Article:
Early Childhood Education

Early Childhood Education (ECE)

ECE 295 Independent Studies in Early Childhood Education

  • Units:1 - 3
  • Hours:54 - 162 hours LAB
  • Prerequisite:None.
  • Catalog Date:June 1, 2019

ECE 300 Introduction to Principles and Practices in Early Childhood Education

  • Units:3
  • Hours:54 hours LEC
  • Prerequisite:None.
  • Transferable:CSU
  • C-ID:C-ID ECE 120
  • Catalog Date:June 1, 2019

This course provides an introduction to early childhood education, including an overview of the history of the field, evolution of professional practices and ethics, educational principles that support child development from birth through the school-age years, and teaching practices based on observation, documentation, and interpretation of children’s behavior.

Student Learning Outcomes

Upon completion of this course, the student will be able to:

  • relate current perspectives on childhood, the care of children, and early childhood education to historical and cultural contexts.
  • identify career paths, certification options, professional associations, and dispositions for working within the early childhood field.
  • discriminate among philosophies of early childhood education in regards to assumptions about how young children learn and how early childhood teachers should teach.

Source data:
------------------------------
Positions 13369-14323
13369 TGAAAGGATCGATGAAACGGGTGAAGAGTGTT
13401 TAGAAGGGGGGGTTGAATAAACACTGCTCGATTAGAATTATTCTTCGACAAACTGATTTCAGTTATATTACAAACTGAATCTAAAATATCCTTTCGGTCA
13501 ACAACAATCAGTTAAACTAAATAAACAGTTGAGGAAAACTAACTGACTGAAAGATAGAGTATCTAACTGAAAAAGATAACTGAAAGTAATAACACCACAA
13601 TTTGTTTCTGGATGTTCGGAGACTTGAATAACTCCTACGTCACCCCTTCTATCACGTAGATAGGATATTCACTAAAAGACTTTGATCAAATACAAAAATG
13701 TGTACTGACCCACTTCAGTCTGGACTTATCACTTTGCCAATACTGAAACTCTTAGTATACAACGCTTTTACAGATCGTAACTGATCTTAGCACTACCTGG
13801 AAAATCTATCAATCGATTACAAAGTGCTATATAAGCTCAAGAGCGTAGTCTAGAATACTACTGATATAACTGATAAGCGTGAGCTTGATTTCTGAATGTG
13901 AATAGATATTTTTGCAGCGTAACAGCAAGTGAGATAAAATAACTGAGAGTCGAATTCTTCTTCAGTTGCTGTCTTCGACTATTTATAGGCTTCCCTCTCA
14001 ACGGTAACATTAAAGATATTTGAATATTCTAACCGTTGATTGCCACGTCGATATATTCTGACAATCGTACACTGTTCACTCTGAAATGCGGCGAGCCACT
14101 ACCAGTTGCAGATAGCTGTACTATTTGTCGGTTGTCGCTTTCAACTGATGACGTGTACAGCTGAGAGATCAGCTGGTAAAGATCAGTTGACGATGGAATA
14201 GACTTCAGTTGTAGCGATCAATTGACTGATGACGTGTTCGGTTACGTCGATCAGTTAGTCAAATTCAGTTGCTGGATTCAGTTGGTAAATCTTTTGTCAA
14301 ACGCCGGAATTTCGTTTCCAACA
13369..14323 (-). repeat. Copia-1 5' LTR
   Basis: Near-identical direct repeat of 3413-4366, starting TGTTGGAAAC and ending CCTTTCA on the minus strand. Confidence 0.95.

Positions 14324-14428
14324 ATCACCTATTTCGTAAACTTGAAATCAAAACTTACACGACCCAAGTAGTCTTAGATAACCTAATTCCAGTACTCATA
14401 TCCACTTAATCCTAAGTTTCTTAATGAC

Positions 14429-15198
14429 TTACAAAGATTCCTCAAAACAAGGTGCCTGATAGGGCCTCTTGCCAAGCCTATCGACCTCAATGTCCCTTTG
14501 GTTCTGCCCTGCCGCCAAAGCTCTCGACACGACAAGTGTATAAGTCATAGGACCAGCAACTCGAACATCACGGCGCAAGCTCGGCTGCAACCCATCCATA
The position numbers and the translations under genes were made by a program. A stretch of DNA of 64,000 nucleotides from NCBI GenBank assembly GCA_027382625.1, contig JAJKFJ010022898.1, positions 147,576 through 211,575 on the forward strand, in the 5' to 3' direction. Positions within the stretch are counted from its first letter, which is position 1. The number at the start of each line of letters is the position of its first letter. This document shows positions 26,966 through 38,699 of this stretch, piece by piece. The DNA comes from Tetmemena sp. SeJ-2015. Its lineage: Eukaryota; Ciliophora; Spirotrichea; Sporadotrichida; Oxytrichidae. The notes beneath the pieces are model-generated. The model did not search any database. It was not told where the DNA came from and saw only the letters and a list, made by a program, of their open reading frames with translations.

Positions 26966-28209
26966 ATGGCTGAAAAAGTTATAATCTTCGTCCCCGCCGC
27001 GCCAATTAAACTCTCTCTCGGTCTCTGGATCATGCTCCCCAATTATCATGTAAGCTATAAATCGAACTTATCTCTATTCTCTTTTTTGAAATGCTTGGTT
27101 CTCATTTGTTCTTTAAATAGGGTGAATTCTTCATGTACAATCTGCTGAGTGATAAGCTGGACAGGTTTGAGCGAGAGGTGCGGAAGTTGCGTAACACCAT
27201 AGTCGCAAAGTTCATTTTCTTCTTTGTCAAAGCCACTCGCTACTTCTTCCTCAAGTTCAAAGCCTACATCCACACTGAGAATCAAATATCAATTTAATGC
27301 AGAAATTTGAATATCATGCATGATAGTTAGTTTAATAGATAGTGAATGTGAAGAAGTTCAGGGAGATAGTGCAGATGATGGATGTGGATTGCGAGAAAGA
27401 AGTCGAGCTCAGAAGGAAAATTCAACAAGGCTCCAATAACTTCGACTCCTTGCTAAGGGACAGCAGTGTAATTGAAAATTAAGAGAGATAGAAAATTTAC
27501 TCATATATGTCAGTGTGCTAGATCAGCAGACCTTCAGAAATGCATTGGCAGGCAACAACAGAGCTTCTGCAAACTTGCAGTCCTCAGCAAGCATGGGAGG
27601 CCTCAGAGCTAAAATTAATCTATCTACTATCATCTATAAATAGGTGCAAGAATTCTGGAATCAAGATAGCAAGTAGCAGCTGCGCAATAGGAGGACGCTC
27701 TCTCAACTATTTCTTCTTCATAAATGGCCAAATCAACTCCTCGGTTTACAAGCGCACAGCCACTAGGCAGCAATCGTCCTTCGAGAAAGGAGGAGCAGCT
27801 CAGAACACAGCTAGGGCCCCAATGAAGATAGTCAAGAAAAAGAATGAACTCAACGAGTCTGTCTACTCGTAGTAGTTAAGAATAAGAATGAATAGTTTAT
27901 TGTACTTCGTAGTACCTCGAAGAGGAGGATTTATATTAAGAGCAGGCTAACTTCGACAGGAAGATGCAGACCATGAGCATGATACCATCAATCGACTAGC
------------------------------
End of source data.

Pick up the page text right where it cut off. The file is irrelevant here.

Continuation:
• describe principles and practices that guide teaching when working with young children, to include the development of play-based learning environments, routines that involve children in applying emerging skills, and strategies that support young children’s social competence.
  • identify the role of observation, documentation, and interpretation of children’s play as a tool for planning curriculum for young children and assessing their learning.

ECE 312 Child Development

  • Same As:PSYC 372
  • Units:3
  • Hours:54 hours LEC
  • Prerequisite:None.
  • Advisory:ENGWR 101 or 103; or ESLL 310, ESLR 320, and ESLW 320.
  • Transferable:CSU; UC (ECE 312, FCS 324, PSYC 370 and PSYC 372: maximum credit, two courses )
  • General Education:AA/AS Area V(b); AA/AS Area III(b); CSU Area D; CSU Area E1; IGETC Area 4
  • C-ID:C-ID CDEV 100
  • Catalog Date:June 1, 2019